An Ash dieback ‘resistant tree’ raises hope of beating epidemic

Ash dieback disease. Photo: Gareth Fuller/PA Wire
Ash dieback disease. Photo: Gareth Fuller/PA Wire
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SCIENTISTS HAVE made a “large first step” in efforts to tackle ash dieback by identifying the first UK tree with very high tolerance to the disease.

Chalara ash dieback, which could kill millions of ash trees, was first identified in the UK in 2012 and experts fear it could have the same devastating impact on the country’s woodlands and landscape as Dutch elm disease in the 1970s. Earlier this month an expert warned that the majority of ash trees in Yorkshire will be dying from the deadly fungal disease within a decade. Mark Feather, an area manager for the Woodland Trust, spoke after the latest sighting of ash dieback in young saplings in ancient woodland near Raywell, East Yorkshire,

But a team of researchers from the UK, Denmark and Norway have identified genetic markers in ash trees which are tolerant to the disease, raising hopes of selective breeding to produce trees which are less susceptible to the ash dieback fungus.

The research was carried out by the Nornex consortium which includes York University.

The collaboration saw the scientists assess 182 ash trees in Denmark, which had been badly hit by Chalara, scoring them for visual signs of disease and then conducting a genetic analysis.

The scientists found three “genetic markers” in the trees that were found to be linked to disease tolerance. They used these markers to test a separate group of Danish trees to see if they us e them to predict whether the trees would be less susceptible.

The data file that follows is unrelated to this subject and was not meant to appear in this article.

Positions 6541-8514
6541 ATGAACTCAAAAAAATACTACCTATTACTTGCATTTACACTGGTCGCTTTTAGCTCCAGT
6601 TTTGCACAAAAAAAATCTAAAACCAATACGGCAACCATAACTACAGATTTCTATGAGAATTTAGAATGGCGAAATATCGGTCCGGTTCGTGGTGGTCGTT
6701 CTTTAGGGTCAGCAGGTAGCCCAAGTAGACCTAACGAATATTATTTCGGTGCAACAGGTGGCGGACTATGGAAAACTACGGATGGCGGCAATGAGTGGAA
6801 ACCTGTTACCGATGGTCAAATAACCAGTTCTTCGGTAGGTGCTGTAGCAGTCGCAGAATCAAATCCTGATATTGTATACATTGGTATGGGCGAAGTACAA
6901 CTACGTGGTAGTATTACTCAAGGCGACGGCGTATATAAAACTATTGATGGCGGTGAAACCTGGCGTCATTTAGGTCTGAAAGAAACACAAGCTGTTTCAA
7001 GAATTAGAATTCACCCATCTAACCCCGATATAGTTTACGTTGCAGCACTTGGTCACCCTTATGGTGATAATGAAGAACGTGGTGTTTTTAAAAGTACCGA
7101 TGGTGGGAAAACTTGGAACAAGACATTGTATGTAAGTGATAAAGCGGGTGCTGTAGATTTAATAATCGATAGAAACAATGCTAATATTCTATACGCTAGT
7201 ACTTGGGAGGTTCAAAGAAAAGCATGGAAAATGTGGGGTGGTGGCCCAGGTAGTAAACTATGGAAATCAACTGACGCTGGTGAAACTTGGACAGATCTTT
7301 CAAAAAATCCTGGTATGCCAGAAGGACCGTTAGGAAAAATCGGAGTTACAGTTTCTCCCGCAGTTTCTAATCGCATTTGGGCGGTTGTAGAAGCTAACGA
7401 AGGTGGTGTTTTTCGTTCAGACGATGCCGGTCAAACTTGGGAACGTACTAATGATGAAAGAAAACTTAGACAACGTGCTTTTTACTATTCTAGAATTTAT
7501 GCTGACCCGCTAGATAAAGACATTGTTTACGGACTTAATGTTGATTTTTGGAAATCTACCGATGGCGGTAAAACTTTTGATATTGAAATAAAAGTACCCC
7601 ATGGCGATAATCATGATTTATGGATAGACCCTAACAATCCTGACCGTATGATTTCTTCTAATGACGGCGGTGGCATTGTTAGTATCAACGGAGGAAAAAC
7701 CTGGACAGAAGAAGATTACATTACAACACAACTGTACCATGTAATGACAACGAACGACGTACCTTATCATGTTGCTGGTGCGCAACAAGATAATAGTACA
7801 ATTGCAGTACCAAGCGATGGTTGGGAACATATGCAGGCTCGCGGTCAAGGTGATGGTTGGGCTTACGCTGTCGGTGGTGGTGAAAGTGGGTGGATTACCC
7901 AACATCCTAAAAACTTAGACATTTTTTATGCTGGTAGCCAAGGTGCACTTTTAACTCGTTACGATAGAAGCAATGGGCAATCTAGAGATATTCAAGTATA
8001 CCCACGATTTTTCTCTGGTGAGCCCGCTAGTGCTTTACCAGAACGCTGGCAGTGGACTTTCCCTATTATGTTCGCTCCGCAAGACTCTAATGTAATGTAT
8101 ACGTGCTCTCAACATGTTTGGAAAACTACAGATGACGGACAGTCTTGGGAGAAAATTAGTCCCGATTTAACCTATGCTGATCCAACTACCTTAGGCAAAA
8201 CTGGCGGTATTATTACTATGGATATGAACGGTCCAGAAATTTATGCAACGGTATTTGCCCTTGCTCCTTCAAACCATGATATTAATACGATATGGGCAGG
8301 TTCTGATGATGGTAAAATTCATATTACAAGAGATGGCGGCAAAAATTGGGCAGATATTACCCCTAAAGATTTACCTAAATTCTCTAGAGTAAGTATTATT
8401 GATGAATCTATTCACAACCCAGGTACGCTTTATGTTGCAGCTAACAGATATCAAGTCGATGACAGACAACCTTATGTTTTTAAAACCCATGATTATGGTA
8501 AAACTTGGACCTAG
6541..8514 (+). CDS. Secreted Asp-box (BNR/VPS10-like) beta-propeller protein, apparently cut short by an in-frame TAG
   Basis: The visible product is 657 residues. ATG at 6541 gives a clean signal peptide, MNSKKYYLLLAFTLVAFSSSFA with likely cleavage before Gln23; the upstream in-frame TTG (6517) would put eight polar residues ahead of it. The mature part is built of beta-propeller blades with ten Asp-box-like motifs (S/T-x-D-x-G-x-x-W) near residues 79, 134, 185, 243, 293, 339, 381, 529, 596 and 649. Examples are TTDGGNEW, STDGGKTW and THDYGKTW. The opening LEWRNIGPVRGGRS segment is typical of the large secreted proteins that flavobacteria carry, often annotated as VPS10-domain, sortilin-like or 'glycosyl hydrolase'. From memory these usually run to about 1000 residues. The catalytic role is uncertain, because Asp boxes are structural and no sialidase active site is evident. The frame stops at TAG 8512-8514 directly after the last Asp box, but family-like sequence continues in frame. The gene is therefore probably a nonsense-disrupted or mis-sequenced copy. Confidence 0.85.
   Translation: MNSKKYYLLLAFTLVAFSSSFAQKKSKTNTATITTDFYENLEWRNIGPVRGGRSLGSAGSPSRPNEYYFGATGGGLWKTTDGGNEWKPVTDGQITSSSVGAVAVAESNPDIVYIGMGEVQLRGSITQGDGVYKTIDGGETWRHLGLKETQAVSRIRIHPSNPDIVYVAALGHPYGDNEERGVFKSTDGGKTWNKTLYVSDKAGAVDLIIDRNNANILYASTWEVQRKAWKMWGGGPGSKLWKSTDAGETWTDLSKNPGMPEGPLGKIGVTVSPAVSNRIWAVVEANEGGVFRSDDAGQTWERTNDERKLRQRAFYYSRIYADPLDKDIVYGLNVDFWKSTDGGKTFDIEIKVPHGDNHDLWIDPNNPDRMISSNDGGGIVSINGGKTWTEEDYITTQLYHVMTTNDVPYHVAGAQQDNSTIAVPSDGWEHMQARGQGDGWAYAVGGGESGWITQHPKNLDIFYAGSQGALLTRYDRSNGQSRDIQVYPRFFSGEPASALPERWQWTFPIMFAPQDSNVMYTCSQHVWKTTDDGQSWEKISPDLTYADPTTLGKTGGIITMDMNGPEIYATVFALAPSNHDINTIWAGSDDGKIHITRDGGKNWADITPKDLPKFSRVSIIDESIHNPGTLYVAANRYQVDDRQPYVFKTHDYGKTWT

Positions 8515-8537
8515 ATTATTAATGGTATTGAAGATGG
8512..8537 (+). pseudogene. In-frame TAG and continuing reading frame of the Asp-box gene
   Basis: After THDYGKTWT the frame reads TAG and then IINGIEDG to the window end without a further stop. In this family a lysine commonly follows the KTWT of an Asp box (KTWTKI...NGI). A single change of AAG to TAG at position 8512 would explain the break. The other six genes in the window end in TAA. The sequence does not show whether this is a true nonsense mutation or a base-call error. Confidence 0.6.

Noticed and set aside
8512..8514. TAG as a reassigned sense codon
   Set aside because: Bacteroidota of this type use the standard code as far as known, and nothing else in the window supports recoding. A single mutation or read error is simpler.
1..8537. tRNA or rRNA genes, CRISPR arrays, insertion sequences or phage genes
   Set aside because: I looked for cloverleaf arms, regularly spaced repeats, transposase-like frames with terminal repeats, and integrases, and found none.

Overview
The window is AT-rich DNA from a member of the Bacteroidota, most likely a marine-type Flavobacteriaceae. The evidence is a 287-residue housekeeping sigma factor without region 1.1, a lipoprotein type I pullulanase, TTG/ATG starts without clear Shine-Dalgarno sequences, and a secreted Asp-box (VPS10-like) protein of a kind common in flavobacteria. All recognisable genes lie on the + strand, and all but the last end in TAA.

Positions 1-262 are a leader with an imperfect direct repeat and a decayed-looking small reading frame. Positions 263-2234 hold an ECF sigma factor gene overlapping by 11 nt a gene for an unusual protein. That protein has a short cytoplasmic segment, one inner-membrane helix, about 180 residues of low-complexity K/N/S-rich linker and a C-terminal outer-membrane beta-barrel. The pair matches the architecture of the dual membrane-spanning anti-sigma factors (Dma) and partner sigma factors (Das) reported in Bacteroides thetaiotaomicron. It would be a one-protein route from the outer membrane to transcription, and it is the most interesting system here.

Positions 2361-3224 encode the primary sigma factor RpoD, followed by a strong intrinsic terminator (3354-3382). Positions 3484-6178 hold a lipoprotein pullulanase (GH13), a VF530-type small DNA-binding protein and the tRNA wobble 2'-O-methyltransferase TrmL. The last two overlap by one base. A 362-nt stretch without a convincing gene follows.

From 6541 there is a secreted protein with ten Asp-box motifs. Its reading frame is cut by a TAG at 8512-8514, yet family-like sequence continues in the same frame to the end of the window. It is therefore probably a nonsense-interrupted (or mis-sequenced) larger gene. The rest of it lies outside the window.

They then screened trees in the UK to predict if they were likely to be mildly or strongly tolerant to ash dieback.

A tree, nicknamed “Betty”, in a Norfolk Wildlife Trust woodland where there were a high number of infected trees, was predicted by the markers to show a very high tolerance to the disease.

Betty is a mature tree which is currently healthy, despite being next to trees which are infected.

Initial screening of several small UK populations has also indicated that the markers for tolerance may be more common in UK ash trees compared to other parts of Europe.

Professor Allan Downie, emeritus fellow at the John Innes Centre and coordinator of the Nornex consortium, said: “The identification of genetic markers for trees with low susceptibility to ash dieback is a large first step, one of many that will be needed in the fight to help ash trees survive this disease epidemic.”

He added it was “astonishing” the science had come so far in such a short time.

The UK’s chief plant health officer, Nicola Spence, said: “This unprecedented work conducted by British scientists has uncovered an exciting development in tree health.

“It paves the way for tackling this destructive disease and will help ensure that Britain’s stock of ash trees, and its countryside, remains resilient against pests and disease in the future.”

The research was funded by the Department for Environment, Food and Rural Affairs (Defra) and the Biotechnology and Biological Sciences Research Council (BBSRC).

Defra Lords spokesman Lord Gardiner said: “We want to guarantee the graceful ash tree continues to have a place in our environment for centuries to come, and this vital work is a major step towards ensuring just that.”

Earlier this year York University announced that it was leading a pioneering study which would open up a new front in the battle against the disease affecting ash trees across Europe.

It was this research which identified the genetic markers to predict whether specific trees in populations of ash will succumb to the disease or are able to tolerate and survive the fungal pathogen that is causing ash dieback.

The university said the technology could help to maintain the ash tree as part of the UK landscape through pre-screening of individual tree seedlings.